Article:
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Energizing Massachusetts

massachusetts  infrastructure  natural gas pipelines  states2016  vote4energy 

Mark Green

Mark Green
Posted September 3, 2016

The key energy issue in Massachusetts, like a number of other New England states, is infrastructure. Massachusetts doesn’t produce natural gas and oil itself, so the state must bring these fuels in from elsewhere to heat homes and generate electricity for residences and businesses.

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Energy Costs, Natural Gas and Infrastructure

natural gas  electricity  economic benefits  infrastructure  fracking  pipelines 

Mark Green

Mark Green
Posted July 14, 2016

CNBC has put out its annual ranking of America’s top states for business, an analysis based on a number of things including metrics for workforce, infrastructure, access to capital and quality of life. Another of those metrics, cost of living, caught our eye because energy was part of the calculation. Indeed, in CNBC’s ranking of the country’s 10 most expensive states to live in, the cost of energy to residents a key factor.

Five members of that dubious top 10 are New York, Connecticut, Massachusetts, Rhode Island and New Hampshire, and energy costs there are higher than they need to be. According to the U.S. Energy Information Administration (EIA), those states and neighbors Maine and Vermont all had costs for residential electricity and natural gas that exceeded national averages this past winter. Of course, these states are located in a part of the country where more energy infrastructure (see previous posts here and here) could positively impact energy costs.  

A couple of charts show the cost being borne by consumers in those states, in part, because there’s inadequate natural gas pipeline infrastructure to meet home heating and power generation needs during peak winter months.

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Just Say ‘Yes’ on Natural Gas, Infrastructure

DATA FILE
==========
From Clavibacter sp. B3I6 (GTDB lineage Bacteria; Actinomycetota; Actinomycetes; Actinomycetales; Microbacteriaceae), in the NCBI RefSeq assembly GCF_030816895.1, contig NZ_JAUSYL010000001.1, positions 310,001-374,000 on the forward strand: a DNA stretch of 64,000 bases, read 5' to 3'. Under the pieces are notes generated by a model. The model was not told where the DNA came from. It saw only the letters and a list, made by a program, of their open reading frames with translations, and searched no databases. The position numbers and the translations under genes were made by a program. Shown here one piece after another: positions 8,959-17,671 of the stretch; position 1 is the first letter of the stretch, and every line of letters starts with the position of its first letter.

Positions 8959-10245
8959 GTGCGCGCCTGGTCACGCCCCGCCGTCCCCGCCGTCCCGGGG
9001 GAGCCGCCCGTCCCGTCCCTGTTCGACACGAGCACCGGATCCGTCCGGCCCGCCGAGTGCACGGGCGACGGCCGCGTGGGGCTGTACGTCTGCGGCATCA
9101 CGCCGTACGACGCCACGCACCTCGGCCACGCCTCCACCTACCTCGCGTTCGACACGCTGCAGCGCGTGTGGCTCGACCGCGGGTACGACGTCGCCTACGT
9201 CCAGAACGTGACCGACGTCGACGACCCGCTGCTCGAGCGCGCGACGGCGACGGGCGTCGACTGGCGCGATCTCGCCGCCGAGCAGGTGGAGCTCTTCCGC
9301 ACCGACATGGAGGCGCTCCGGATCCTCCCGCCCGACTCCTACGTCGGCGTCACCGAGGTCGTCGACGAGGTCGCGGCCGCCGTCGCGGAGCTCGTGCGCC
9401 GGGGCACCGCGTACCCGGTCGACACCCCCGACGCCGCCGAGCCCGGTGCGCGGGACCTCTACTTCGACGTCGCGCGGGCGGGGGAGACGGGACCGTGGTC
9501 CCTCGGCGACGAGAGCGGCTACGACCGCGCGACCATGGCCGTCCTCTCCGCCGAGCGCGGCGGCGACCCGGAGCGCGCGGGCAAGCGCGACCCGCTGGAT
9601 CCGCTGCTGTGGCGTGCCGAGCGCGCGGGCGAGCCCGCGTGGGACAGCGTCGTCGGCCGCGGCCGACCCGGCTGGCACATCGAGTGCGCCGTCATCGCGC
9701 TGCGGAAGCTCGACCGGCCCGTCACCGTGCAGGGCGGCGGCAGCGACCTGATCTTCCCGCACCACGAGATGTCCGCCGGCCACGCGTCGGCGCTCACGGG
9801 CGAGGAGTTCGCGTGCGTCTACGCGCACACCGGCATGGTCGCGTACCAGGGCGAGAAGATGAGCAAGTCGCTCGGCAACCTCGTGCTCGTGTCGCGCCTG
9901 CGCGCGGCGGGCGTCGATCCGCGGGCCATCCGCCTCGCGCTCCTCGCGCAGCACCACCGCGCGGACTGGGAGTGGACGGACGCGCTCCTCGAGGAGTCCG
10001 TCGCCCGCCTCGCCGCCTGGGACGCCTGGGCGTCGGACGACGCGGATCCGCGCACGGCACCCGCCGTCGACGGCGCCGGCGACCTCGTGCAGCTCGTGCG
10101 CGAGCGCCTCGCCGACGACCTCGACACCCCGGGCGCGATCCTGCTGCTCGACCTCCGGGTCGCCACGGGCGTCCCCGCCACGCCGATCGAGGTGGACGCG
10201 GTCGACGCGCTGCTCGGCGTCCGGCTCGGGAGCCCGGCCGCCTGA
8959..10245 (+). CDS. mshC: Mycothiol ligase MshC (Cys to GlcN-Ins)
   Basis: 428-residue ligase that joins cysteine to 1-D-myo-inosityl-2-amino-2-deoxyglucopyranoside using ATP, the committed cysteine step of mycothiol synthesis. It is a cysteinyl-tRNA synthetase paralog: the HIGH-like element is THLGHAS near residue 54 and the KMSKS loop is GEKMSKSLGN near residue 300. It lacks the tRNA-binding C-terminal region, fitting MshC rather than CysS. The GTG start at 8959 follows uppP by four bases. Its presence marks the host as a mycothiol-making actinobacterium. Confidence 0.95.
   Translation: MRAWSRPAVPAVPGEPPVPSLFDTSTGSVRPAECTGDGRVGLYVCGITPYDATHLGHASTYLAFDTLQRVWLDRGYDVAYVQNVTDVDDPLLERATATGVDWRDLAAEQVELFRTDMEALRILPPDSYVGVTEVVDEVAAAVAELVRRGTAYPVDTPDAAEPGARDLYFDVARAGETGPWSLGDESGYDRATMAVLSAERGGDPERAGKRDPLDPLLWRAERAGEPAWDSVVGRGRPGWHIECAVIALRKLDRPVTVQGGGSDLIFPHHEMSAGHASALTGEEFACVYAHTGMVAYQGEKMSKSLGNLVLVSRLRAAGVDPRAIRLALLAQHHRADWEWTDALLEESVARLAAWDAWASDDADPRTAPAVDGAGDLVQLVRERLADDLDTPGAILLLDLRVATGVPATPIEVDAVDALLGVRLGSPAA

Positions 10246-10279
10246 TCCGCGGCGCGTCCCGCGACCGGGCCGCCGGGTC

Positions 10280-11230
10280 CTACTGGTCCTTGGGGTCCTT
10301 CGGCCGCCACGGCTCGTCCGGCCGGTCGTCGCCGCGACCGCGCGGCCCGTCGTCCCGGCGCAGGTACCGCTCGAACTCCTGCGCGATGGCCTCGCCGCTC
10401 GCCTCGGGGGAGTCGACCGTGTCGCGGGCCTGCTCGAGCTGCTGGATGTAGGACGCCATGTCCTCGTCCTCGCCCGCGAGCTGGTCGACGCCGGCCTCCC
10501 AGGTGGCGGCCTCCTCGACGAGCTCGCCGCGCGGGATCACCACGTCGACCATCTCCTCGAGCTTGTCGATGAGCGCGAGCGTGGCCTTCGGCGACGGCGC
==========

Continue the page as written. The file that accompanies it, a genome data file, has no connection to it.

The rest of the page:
natural gas  pipelines  climate  infrastructure  costs 

Mark Green

Mark Green
Posted July 1, 2016

When you see the significant economic, consumer and climate benefits to the U.S. from increased  use of natural gas, it’s quite a puzzle when some won’t take “yes” for an answer – yes to lower energy costs, yes to infrastructure jobs, yes to carbon emissions reductions. Unfortunately for Massachusetts residents, that’s the path the state legislature appears to be taking. More below. First, a review of how clean-burning natural gas is making life better across the rest of the country.

Let’s start with reduced household energy costs, which are helping to lower Americans’ cost of living, according to the U.S. Energy Information Administration (EIA). In constant 2015 dollars, EIA says average annual energy costs per household peaked at about $5,300 in 2008 then declined 14.1 percent in 2014.

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Energy Infrastructure Delivers Jobs, Affordable Energy

jobs  infrastructure  natural gas pipelines  investment  economic growth 

Jack Gerard

Jack Gerard
Posted May 18, 2016

The average American household has saved almost $750 in annual energy costs compared to 2008, according to recent data released by the U.S. Energy Information Administration (EIA). Greater availability of domestic oil and natural gas, made possible by hydraulic fracturing, has helped drive down prices for gasoline, electricity and home heating.

Keeping affordable, reliable energy moving to families and businesses requires infrastructure -- pipelines, storage, processing, rail and maritime resources. Candidates often make infrastructure development a centerpiece of their economic plans, promising to create jobs and modernize the U.S. transportation system by improving roads, bridges, rail networks and airports. Energy infrastructure should be on that list. Shovel-ready projects abound in the energy sector.